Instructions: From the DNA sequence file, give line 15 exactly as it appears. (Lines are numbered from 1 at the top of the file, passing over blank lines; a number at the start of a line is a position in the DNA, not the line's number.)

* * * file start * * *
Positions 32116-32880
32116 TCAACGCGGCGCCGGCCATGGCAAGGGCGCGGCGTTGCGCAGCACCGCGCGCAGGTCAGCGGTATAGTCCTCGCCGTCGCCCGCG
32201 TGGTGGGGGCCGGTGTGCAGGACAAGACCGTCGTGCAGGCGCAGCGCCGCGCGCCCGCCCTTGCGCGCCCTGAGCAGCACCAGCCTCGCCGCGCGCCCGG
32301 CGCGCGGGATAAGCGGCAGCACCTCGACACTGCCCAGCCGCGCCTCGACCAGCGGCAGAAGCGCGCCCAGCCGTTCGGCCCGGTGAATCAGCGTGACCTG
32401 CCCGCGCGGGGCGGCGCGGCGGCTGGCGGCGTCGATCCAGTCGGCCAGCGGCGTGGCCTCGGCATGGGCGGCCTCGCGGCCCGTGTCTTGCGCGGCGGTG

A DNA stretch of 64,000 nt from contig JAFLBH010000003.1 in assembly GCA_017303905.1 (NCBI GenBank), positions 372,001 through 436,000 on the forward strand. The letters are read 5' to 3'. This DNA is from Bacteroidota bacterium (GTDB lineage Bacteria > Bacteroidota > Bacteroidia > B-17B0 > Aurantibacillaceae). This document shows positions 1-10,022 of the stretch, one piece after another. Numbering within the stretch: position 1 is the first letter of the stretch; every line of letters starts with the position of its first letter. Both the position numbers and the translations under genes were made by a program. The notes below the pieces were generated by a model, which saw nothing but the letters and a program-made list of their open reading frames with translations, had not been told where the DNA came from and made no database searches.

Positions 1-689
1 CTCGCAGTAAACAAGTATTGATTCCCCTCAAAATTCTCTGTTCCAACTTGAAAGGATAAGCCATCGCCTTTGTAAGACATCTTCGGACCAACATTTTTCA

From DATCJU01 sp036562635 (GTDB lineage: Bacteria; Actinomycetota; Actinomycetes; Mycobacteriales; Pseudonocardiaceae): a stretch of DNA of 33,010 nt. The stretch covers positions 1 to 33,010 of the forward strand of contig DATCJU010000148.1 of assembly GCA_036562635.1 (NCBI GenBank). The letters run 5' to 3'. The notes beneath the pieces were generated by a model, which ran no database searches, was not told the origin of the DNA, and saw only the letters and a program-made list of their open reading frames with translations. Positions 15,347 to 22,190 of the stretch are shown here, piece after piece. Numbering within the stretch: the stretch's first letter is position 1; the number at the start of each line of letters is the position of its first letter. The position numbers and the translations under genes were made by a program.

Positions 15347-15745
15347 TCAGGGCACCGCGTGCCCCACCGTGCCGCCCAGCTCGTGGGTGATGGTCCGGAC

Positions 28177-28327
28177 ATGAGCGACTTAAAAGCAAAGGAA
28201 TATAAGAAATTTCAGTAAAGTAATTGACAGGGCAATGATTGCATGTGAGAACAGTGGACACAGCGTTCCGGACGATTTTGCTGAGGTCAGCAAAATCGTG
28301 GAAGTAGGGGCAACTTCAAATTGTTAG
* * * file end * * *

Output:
28301 GAAGTAGGGGCAACTTCAAATTGTTAG